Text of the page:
East Bay EDA is proud to celebrate Native American heritage the month of November and beyond. We recognize the Lisjan Ohlone people as the original stewards of the East Bay and we support the thriving Native American community here in our region and across the nation. The dearth of accurate educational resources about Native American history is the result of a centuries old systemic erasure of the violent conquest of the Americas. This enduring legacy of invisibility and erasure has left many Americans with little to no factual knowledge about the original peoples of this land.
This month, we encourage deep learning to dismantle the erroneous narratives and misinformation about Native American people. Deep learning also encourages us all to understand our own role in perpetuating racial stereotypes about Native Americans. Native people are not vestiges of the past, they’re a living, breathing, intertribal community right here in the East Bay. To celebrate Native American heritage month, we encourage you to support the following local organizations and their events:
Sogorea Te’ Land Trust
The Sogorea Te’ Land Trust (STLT) is an urban Indigenous women-led land trust that facilitates the return of Indigenous land to Indigenous people. STLT made the news earlier this year when the City of Alameda changed name of a city park to ‘Chochenyo Park,’ named after the language of the Ohlone people, and the City of Alameda also committed to paying a voluntary land tax. On Indigenous Peoples’ Day, the City of Albany became the first Bay Area city to permanently fly a flag acknowledging the Lisjan Ohlone Confederated Villages. You can support their work by paying the Shuumi Land Tax, a voluntary annual contribution that non-Indigenous people living on traditional Lisjan Ohlone territory make to support the critical work of the Sogorea Te’ Land Trust.
Wahpepah’s Kitchen, the first sit-down Native American restaurant in Oakland, opens November 13 at the Fruitvale Village, in the space formerly occupied by Reem’s. Chef Crystal Wahpepah has been making a name for herself in the culinary world, she was the first Native American chef to be featured on the Food Network’s Chopped and she’s run a thriving catering business in Oakland the past 10 years. Born and raised in East Oakland, Wahpepah draws on her Kickapoo heritage to inspire the menu. You’ll find corn soup with squash, blue corn waffles, blueberry bison meatballs and a variety of other delicious Native dishes being served.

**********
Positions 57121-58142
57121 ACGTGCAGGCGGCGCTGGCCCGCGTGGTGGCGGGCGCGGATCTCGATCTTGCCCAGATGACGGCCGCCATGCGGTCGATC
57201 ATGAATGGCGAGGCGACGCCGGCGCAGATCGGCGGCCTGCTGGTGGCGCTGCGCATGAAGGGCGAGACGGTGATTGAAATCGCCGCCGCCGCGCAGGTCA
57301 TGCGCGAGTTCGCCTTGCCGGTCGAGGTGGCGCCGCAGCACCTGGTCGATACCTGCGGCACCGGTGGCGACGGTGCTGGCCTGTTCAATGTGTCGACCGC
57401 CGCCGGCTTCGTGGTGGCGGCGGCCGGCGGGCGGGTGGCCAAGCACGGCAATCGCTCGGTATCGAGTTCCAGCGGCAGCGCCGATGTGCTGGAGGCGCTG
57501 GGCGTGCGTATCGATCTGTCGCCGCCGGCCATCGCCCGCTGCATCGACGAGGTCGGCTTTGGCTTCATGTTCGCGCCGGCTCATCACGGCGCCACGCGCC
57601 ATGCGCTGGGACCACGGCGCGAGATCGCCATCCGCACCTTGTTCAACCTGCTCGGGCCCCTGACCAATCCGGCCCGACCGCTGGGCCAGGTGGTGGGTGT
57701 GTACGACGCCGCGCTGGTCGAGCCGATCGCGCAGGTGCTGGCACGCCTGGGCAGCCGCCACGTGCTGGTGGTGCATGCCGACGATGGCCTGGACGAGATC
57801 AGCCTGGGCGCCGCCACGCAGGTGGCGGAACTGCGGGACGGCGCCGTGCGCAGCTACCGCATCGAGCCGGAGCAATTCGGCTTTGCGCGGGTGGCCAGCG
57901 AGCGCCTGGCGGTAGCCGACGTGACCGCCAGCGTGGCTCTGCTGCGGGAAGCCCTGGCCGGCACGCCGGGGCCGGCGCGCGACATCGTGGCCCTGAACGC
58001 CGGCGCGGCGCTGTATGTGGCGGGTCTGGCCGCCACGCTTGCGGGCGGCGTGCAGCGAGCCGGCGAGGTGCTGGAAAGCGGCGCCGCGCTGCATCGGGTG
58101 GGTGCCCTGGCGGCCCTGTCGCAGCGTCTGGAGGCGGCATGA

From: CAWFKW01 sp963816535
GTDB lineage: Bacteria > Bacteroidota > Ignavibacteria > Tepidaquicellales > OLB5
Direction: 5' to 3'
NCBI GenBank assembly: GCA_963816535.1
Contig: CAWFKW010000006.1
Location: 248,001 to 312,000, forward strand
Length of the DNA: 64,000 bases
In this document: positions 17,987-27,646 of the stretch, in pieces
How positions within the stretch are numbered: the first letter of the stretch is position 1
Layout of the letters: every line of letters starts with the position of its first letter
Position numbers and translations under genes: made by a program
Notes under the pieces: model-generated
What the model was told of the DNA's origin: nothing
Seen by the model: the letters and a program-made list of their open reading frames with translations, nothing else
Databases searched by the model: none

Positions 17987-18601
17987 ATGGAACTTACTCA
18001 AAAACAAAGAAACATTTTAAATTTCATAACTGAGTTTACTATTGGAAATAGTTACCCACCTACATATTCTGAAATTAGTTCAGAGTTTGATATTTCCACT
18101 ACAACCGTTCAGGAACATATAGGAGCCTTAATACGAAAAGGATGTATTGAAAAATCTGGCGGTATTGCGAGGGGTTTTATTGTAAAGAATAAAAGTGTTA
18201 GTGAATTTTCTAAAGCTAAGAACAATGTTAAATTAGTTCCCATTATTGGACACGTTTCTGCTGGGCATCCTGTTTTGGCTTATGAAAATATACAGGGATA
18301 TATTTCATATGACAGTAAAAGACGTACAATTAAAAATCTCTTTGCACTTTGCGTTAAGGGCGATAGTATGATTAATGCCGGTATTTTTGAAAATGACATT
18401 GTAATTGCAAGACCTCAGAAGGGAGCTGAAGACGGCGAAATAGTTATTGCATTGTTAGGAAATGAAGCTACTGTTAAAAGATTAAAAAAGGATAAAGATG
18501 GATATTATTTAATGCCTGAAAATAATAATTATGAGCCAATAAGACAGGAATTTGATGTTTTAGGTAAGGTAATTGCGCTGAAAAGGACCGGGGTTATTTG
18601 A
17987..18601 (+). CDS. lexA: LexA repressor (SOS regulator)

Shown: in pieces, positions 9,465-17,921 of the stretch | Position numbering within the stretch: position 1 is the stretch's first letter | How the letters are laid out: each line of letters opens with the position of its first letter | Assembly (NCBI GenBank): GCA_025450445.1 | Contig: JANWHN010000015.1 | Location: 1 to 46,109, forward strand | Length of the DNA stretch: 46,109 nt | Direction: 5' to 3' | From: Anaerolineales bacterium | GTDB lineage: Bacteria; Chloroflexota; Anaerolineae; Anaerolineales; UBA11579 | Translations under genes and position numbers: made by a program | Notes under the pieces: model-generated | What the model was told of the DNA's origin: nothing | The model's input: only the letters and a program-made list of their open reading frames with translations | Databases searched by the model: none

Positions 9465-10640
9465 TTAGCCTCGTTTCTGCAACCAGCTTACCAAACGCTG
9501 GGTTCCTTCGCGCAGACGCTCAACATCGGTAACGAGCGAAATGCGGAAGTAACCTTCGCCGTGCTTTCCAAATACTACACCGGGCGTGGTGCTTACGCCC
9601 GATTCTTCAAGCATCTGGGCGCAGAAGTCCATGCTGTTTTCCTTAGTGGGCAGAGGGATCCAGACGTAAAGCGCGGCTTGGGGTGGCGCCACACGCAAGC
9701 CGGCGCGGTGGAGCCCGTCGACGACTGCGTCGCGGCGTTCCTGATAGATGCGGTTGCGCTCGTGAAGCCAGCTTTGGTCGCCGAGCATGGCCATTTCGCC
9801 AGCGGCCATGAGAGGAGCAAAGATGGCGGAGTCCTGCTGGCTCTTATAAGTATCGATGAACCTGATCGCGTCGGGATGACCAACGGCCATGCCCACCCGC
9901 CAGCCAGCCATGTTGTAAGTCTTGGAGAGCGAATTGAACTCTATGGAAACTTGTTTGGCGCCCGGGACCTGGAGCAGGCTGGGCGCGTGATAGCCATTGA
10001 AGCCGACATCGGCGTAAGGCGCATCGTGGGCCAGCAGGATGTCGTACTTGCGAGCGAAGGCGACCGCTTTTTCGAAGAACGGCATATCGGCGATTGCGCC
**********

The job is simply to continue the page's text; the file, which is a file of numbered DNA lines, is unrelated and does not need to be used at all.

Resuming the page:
Like many East Bay restaurants, Cafe Ohlone was forced to close its doors due to COVID-19. Owners Vincent Medina (Chochenyo Ohlone) and Louis Trevino (Rumsen Ohlone) announced that Cafe Ohlone is set to reopen this November at the Hearst Museum of Anthropology at UC Berkeley. The menu will continue to offer traditional Ohlone cuisine featuring locally sourced ingredients.
Indigenous Red Market – Sunday, November 7 | 11:00 am – 4:00 pm
The Indigenous Red Market returns this November at the Cedar Center, 3050 International Blvd in Oakland. The market features 35 + vendors, food, hoop dancers and much more. Special musical guests are Native American rappers Mike Bone as seen on Reservation Dogs and America’s Got Talent. Proof of vaccination for ages 12 +.
Native American Heritage Night at the Warriors – Monday, November 8 | 7:00 pm
Join the Golden State Warriors as they celebrate Native American Heritage Night at the Chase Center. Included with your ticket is a commemorative Native American Heritage Night T-shirt. Click here to purchase tickets.
American Indian Child Resource Center Pow Wow | December 4 and 5
Join the American Indian Child Resource Center for their first community Pow Wow since 2019 at La Escuelita Gymnasium, 1100 3rd Avenue in Oakland. Admission is free and COVID safety precautions are required.
Books by Native Authors
There There by Tommy Orange
There There tells the story of twelve characters, Urban Indians living in Oakland, California, who converge and collide on one fateful day.
Sixth World Book Series by Rebecca Roanhorse
Twenty years in the future an environmental collapse causes what is known as The Big Flood and everything below an elevation of 3,500 feet across the Earth is under water. This ushers in The Sixth World and the return of magic in this post-apocalyptic series set against the backdrop of the Navajo nation.
Firekeeper’s Daughter by Angeline Boulley
For fans of Angie Thomas and Tommy Orange comes a ground-breaking YA thriller about a Native American teen who must root out the corruption in her community.
Eighteen-year-old Daunis’s mixed heritage has always made her feel like an outsider, both in her hometown and on the nearby Ojibwe reservation. When she witnesses a shocking murder, she reluctantly agrees to be part of a covert FBI operation into a series of drug-related deaths.
The Heartbeat of Wounded Knee by David Treuer
In The Heartbeat of Wounded Knee, Treuer melds history with reportage and memoir. Tracing the tribes’ distinctive cultures from first contact, he explores how the depredations of each era spawned new modes of survival.
“An informed, moving and kaleidoscopic portrait… Treuer’s powerful book suggests the need for soul-searching about the meanings of American history and the stories we tell ourselves about this nation’s past.” – New York Times Book Review, front page.